To verify the feasibility of AXT as a photothermal agent, both saline and AXT were illuminated with 532-nm laser light. Fig 4a demonstrates the peak temperature response of the samples as a function of laser irradiance for 5 min of irradiation. Overall, the peak temperature almost linearly increased with laser irradiance and AXT concentration. According to Fig 4a, the lowest AXT concentration (100 μg/ml) increased the temperature from 38.8 ± 1.1°C at 0.06 W/cm2 (transient temperature change = 0.04°C/s) up to 44.7 ± 0.5°C at 0.11 W/cm2 (0.06°C/s) after 5 min of irradiation. The highest concentration (300 μg/ml) induced a peak temperature that varied from 41.5 ± 0.8°C at 0.06 W/cm2 (0.05°C/s) up to 60.4 ± 1.2°C at 0.11 W/cm2 (0.11°C/s). On the other hand, saline corresponded to only a slight temperature elevation (from 28.1 ± 0.4°C to 31.1 ± 0.4°C) due to insignificant light absorption at 532 nm. As the temperature threshold for irreversible thermal denaturation corresponds to 55 ~ 95°C [57], a laser power density of 0.11 W/cm2 and an AXT concentration of 300 μg/ml were selected and used as the appropriate experimental conditions for the remaining in vitro and in vivo tests. Previous studies have shown that laser irradiance of approximately 433 W/cm2 can induce the required temperature increase for tissue denaturation (> 55°C) [58], which often damages normal tissue around the targeted tumors [59]. In contrast, the current study demonstrated the feasible integrating AXT with laser irradiation that could allow for the application of low-laser irradiance (i.e., 0.11 W/cm2) for thermal treatment and minimize the risk of thermal injury to adjacent tissue [60]. Fig 4b demonstrates the temporal development of temperature during laser irradiation of aqueous AXT solution at the irradiance of 0.11 W/cm2 for 5 min. Overall, the temperature rapidly increased with AXT concentration and irradiation time but became saturated possibly when thermal equilibrium was reached. Under identical irradiation conditions, the temperature of AXT solutions increased upon irradiation by laser light from the initial temperature (T0 = 27°C) to 44.7 ± 0.5, 48.9 ± 0.9, and 60.4 ± 1.2°C for 100, 200, and 300 μg/ml, respectively. AXT at the highest concentration (i.e., 300 μg/ml) induced a temperature rise up to 60.4°C, which was up to 1.4-fold higher than the temperature rise at lower concentrations.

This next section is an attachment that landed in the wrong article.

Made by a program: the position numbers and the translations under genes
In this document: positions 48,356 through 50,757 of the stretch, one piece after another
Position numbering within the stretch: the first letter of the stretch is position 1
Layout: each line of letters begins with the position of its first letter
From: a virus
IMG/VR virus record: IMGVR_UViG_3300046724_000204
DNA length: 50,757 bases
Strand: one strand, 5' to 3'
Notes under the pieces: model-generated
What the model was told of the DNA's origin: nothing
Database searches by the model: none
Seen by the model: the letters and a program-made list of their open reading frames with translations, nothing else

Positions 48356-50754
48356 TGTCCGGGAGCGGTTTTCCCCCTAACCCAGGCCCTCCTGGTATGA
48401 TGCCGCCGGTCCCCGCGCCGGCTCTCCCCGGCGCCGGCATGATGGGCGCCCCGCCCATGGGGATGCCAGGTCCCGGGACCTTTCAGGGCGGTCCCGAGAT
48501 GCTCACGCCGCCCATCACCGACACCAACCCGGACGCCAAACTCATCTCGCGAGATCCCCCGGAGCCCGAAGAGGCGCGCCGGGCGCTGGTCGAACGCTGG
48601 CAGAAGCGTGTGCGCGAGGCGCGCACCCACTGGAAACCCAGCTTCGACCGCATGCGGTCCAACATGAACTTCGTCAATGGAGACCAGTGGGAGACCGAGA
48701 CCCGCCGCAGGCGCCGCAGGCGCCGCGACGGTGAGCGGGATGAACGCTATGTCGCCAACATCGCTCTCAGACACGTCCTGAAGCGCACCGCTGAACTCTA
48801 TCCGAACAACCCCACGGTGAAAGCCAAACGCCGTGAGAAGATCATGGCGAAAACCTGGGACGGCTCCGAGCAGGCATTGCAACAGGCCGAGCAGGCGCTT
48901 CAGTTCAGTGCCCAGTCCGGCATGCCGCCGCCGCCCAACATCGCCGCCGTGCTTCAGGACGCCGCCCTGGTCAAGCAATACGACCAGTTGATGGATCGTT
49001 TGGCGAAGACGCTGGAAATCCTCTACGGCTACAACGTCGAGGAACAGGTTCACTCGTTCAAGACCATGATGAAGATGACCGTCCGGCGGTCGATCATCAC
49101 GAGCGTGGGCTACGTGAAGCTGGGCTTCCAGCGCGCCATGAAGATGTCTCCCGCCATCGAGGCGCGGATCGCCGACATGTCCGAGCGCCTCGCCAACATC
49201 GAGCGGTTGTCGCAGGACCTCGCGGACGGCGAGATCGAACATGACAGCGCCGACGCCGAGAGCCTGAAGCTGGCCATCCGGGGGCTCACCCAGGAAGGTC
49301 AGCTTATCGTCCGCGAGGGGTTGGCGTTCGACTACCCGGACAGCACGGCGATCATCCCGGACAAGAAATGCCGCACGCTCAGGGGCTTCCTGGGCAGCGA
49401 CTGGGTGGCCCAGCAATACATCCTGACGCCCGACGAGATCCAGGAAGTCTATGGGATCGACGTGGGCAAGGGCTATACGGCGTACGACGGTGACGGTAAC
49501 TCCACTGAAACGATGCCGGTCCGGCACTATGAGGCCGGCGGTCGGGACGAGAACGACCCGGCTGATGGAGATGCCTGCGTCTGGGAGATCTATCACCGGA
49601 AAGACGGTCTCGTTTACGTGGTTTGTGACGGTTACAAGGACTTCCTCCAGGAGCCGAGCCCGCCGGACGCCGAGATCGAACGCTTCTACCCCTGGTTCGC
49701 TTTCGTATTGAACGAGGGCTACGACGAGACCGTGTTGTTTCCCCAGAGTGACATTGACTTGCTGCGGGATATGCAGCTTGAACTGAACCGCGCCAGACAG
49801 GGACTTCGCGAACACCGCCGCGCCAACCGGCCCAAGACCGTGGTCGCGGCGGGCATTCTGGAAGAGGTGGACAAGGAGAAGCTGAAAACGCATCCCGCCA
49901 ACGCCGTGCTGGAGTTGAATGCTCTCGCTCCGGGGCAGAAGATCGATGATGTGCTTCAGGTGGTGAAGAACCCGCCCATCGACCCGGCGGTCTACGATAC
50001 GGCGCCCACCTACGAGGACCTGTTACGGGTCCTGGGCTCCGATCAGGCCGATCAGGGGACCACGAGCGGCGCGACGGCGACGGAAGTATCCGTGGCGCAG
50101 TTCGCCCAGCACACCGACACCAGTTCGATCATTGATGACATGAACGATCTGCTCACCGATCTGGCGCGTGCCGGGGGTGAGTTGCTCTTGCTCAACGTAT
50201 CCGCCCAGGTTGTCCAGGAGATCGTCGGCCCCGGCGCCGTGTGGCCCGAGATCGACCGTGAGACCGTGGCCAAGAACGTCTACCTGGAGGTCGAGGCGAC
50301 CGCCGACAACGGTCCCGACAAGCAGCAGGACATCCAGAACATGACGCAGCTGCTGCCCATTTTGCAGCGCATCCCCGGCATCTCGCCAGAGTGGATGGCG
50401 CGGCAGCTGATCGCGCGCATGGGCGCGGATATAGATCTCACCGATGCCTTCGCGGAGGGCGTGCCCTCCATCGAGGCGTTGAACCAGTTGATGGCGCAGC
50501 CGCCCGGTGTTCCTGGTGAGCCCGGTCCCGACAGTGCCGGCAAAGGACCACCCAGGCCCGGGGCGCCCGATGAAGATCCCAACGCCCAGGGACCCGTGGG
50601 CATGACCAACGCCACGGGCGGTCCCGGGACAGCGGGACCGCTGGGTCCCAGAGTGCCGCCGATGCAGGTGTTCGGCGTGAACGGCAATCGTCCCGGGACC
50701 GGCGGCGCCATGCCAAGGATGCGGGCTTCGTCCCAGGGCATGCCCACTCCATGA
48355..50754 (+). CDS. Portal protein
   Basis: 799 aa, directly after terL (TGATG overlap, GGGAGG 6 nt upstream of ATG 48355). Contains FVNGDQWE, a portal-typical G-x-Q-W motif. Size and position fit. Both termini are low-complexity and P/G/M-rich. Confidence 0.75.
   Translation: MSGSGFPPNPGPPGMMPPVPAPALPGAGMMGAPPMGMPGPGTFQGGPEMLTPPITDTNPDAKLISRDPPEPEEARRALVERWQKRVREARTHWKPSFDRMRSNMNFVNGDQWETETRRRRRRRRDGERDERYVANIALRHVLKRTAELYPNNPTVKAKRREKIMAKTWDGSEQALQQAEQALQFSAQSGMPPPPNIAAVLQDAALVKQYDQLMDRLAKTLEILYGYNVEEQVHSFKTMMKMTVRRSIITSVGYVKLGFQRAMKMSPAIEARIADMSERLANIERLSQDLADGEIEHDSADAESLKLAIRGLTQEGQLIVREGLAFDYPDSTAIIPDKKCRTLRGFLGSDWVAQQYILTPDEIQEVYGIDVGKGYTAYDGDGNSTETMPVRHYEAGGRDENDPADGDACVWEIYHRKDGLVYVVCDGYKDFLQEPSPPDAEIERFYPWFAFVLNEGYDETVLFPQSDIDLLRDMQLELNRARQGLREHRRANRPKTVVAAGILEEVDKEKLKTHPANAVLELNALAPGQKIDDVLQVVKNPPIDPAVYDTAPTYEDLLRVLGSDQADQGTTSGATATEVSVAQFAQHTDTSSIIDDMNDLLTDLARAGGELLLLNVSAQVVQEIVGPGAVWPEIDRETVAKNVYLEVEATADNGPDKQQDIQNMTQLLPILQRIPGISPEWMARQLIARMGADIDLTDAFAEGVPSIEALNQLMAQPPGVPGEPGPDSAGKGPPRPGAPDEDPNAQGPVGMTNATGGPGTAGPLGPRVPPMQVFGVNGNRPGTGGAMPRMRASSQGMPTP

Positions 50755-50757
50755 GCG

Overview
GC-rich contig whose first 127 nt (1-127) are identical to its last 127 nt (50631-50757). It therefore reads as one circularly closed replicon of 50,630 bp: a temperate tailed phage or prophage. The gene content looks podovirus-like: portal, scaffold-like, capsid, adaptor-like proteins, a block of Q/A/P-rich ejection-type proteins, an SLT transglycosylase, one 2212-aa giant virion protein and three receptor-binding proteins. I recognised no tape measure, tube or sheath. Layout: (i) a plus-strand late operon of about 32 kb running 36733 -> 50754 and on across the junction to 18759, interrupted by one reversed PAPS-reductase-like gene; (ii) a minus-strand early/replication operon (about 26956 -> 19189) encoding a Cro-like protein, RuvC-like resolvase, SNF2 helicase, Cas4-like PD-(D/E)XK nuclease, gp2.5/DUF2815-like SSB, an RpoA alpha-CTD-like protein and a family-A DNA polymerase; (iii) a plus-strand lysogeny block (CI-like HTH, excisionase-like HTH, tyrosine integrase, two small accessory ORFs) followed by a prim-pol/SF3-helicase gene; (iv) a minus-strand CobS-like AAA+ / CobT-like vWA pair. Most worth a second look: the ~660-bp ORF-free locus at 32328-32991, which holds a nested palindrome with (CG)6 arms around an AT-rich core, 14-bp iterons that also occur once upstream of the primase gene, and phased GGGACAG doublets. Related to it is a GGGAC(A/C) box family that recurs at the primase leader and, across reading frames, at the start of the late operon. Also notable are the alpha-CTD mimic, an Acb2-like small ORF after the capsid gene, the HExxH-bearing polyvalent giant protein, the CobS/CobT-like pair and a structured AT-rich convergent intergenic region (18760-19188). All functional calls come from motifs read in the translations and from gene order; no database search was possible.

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Fig 4. In vitro PTT effects.

(a) Comparison of peak temperature changes at various AXT concentrations as a function of laser irradiance, (b) temporal development of temperature at concentrations of 0 (saline), 100, 200, and 300 μg/ml AXT in 1 ml aqueous solution (laser irradiance = 0.11 W/cm2), and (c) quantified cell viability under various testing conditions: control, laser irradiation only, AXT only, and AXT-assisted laser treatment for 2 and 3 min (300 μg/ml of AXT). Data are expressed as the mean ± standard deviation (N = 3).

https://doi.org/10.1371/journal.pone.0174687.g004

To evaluate the phototherapeutic effect of AXT on VX2 cells, the degree of cell death was investigated by determining cell viability after laser exposure via an MTT assay. Fig 4c presents the cytotoxic effect resulting from photothermal application. Generally, the rate of cell survival decreased with the total irradiation time. The higher percentage of the cell viability upon laser irradiation only indicated no adverse effect from the laser light on the cancer cells (i.e., 81% for 24 h of incubation). In contrast, the cytotoxic effect was enhanced when laser irradiation was performed with the AXT solution. Compared to the laser only, the AXT-assisted laser irradiation corresponded to 2.7-fold lower cell viability (i.e., 88% for laser vs. 33% for combined treatment). Under the same treatment conditions (i.e., concentration = 300 μg/ml and irradiance = 0.11 W/cm2), the increase in laser irradiation led to a higher rate of cell death (79% for 2 min vs. 87% for 3 min). In addition, compared with the group treated with AXT (300 μg/ml and incubation time for 24 h), AXT-assisted laser treatment achieved 37% higher cellular death (i.e., 50% for the group treated with AXT vs. 87% for the group treated with AXT and laser exposure for 3 min). The proportion of cells was reduced after treatment with laser light, indicating that the treatment efficacy was enhanced by the introduction of AXT and PTT.